I think we need to acknowledge that the primary reason people are becoming more and more obese these days is the increased penetration and affordability of fast food, and unhealthy foods in general. The problem is only compounded by the fact that times have been hard during the recession. The problem isn’t that parents have suddenly become less responsible- there have always been and will always be people who neglect their children in one way or another, and our system has specific processes for dealing with that. However, if a parent can only afford to feed their kids off the dollar menu, does it seem reasonable that they should be punished by having their child taken away? Doesn’t feeding the kid show they give a shit? Mandatory foster placement is a single broad stroke against a problem with many different causes, and would serve all too often to abduct children from loving, caring homes. I don’t think we should stand for such lazy, callous solutions here in America.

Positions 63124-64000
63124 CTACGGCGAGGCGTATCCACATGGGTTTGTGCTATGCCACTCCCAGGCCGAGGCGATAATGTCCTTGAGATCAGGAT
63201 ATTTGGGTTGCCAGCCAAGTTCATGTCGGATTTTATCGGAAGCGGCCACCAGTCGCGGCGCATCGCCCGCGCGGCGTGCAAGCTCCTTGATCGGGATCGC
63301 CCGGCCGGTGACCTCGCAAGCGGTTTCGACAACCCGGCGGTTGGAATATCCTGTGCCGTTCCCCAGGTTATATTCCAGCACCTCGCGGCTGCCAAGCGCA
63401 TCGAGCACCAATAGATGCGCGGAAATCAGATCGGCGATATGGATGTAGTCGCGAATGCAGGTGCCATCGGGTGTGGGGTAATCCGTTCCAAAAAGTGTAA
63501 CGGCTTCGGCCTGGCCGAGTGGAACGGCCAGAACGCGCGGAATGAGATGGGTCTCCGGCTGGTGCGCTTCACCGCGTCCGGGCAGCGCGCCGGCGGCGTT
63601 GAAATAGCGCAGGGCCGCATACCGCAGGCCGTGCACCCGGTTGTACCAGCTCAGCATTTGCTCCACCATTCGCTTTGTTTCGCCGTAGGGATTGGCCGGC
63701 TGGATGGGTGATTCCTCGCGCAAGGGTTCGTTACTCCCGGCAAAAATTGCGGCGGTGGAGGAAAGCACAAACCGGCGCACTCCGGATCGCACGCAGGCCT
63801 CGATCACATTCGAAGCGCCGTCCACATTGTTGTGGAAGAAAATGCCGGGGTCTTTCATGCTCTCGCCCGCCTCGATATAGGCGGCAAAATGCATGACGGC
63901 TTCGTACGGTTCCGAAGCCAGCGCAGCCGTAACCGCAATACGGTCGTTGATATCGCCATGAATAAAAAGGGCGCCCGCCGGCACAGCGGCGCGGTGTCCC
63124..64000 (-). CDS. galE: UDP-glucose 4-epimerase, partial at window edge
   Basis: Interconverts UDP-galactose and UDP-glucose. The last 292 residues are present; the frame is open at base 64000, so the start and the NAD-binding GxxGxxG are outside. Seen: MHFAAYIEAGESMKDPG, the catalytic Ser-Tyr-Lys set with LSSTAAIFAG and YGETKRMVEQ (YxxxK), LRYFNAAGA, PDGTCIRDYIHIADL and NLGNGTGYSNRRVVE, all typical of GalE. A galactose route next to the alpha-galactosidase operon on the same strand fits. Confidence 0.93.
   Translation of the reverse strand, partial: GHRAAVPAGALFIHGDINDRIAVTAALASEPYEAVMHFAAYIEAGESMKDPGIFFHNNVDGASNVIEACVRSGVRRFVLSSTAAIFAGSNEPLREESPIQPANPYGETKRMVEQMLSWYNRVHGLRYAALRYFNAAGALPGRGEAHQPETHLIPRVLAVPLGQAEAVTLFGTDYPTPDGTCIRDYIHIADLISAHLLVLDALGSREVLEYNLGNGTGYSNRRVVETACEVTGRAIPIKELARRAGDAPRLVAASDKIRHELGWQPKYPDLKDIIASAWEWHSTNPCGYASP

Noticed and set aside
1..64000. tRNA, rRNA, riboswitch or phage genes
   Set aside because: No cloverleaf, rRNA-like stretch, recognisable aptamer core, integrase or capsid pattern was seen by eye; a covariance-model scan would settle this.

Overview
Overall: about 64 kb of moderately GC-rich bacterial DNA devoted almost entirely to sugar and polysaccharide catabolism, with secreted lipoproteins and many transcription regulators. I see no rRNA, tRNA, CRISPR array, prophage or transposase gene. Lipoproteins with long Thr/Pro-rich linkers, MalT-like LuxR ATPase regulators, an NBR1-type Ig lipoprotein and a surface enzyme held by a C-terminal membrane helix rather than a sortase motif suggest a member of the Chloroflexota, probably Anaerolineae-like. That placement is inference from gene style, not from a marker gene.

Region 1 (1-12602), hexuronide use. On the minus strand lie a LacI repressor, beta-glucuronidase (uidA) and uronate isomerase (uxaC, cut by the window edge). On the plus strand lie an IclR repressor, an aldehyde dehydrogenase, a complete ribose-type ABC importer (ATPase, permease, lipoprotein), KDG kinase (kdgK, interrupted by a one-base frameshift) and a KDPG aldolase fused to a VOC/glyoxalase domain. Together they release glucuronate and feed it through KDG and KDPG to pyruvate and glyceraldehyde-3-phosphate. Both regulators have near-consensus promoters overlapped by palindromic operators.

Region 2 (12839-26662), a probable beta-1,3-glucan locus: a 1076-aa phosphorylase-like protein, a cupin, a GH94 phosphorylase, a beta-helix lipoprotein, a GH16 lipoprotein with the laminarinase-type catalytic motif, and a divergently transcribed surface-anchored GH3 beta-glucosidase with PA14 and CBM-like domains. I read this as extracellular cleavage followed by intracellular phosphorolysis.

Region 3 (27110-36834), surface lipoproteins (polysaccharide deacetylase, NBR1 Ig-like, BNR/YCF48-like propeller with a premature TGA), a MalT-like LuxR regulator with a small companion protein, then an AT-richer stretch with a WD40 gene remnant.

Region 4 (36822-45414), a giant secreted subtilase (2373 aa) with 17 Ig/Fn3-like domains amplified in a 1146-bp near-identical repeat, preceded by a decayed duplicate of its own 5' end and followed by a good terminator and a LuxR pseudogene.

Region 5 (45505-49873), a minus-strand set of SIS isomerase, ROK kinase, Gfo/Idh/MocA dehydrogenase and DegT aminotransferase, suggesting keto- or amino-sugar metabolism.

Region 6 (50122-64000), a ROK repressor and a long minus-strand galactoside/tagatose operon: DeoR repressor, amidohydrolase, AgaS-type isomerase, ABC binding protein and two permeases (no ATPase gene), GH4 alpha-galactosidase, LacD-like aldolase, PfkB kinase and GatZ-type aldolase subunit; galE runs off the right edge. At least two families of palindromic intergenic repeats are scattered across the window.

You want to know my solution? Tax the shit out of corporations like McDonald’s, and place taxes that are on par with (or better yet, higher than) the taxes we imp0se on alcohol and cigarettes on fast food and junk food. This will make those types of foods expensive as hell, and less people will buy them as a result. Profit will be hurt, and corporations will have significant incentive to invest in healthy foods. The more companies operating in the healthy food arena, the lower the prices will be due to competition. That’s basic economics. The end result is healthy food being cheaper, and unhealthy food being more expensive. A cheeseburger isn’t such an attractive choice when it costs as much as a porterhouse, and less people will get fat off of them as a result- problem solved. Such a solution would also generate revenue while simultaneously addressing our increasing ADULT obesity problem.